Monthly Archives: April 2012

Cluster analysis is unstable, we knew that!

Experience tells me that small changes in the data can lead to substantial changes in the solution of a cluster analysis. This is especially true when the space is sparsely populated, as is the case with sequence analysis of lifecourses. Small changes in parameterisation (e.g., substitution costs) can lead to substantial differences in the cluster solution.

However, recently I came across an extreme case of sensitivity. Continue reading Cluster analysis is unstable, we knew that!

Tips for Stata console mode

There are really three main ways of interacting with Stata:

  • In batch mode
  • Console mode
  • Through the GUI

Batch mode is critical to reproducible, self-documenting code. Even if you don’t use it, its existence is a reflection of the idea of a single do-file that takes you from data to results in a single movement. Most people use Stata through the GUI, most of the time, though, even when their goal is a pristine goal-oriented do-file. Stata’s GUI is clean, efficient and pleasant to use.

Console mode, on the other hand, is like the dark ages: a text mode interface (reminiscent of the bad old days before Windows 3.1, of DOS and mainframes). Why would anyone use it? Continue reading Tips for Stata console mode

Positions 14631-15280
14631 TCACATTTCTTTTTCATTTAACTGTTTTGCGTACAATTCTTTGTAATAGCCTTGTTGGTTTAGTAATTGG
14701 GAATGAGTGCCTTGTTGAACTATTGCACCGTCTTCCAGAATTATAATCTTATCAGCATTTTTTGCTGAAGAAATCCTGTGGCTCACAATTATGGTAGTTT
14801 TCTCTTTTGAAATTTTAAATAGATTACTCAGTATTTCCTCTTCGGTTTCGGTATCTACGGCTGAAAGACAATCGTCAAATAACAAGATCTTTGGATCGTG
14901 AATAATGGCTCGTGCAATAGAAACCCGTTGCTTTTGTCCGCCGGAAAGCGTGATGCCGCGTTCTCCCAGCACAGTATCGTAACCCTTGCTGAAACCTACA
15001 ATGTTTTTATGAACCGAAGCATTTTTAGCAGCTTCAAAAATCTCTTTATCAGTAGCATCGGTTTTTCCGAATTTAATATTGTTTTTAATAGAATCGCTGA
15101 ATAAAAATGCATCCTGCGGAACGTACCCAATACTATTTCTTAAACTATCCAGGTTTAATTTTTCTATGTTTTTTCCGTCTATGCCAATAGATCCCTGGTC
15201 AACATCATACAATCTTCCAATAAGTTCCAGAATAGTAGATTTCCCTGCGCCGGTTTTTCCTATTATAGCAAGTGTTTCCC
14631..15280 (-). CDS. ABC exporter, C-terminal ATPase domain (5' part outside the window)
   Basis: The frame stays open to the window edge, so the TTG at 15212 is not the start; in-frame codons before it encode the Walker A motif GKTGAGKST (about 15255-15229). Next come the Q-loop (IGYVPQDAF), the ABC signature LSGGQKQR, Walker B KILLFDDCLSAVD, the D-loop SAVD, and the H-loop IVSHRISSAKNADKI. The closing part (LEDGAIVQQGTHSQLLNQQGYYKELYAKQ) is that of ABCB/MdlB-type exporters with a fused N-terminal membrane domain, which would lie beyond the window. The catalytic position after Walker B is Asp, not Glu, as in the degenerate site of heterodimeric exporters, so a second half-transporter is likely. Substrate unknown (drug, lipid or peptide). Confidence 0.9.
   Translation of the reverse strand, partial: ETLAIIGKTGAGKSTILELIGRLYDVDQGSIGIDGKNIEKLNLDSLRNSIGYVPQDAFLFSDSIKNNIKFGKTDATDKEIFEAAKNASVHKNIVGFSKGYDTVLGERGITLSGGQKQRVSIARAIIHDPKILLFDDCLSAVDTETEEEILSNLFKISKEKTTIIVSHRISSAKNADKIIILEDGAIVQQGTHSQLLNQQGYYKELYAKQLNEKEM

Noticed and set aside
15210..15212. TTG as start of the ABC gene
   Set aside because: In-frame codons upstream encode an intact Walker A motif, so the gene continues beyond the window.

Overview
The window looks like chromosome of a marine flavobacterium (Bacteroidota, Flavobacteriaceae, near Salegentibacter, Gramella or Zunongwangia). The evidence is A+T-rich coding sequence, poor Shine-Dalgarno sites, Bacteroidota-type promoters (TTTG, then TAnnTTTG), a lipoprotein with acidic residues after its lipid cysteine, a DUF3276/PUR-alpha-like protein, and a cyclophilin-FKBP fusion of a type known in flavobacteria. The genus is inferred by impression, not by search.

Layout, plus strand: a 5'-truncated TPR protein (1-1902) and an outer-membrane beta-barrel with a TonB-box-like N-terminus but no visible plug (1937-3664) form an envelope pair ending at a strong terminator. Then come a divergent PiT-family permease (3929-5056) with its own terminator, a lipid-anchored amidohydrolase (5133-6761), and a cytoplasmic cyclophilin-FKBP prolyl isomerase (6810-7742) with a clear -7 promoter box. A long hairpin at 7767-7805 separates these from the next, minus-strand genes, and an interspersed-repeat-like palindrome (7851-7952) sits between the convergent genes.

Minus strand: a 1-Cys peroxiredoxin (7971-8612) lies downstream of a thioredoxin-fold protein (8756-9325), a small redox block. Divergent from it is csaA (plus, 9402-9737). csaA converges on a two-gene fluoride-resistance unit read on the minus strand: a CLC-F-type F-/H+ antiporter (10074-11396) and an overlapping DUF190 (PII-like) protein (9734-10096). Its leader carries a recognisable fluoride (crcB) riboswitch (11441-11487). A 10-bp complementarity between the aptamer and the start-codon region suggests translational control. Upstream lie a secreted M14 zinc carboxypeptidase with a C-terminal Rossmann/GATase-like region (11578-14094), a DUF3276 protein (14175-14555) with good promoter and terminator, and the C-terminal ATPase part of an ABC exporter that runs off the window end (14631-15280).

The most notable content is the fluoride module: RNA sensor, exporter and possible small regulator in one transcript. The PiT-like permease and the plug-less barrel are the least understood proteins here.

Substitution costs in sequence analysis — randomise!

One of the key anxieties about sequence analysis is how to set substitution costs. Many criticisms of optimal matching focus on the fact that we have no theory or method for assigning substitution costs (Larry Wu’s 2000 SMR paper is a case in point). Sometimes analysts opt for using transition-probability-derived costs to avoid the issue.

My stock line is that substitution costs should describe the relationships between states in the basic state space (e.g., employment status), and that the distance-measure algorithm simply maps an understanding of the basic state-space onto the state-space of the trajectories (e.g., work-life careers). Not everyone finds this very convincing, however.

I’ve been playing recently with a set of tools for evaluating different distance measures, and it struck me that I could use them to address this issue. Rather than compare hand-composed substitution matrices, however, I felt an automated approach was needed: randomise the matrices, and see what the results looked like. Can we improve on the analysts’ judgement? What are the characteristics of “good” substitution cost matrices?

Continue reading Substitution costs in sequence analysis — randomise!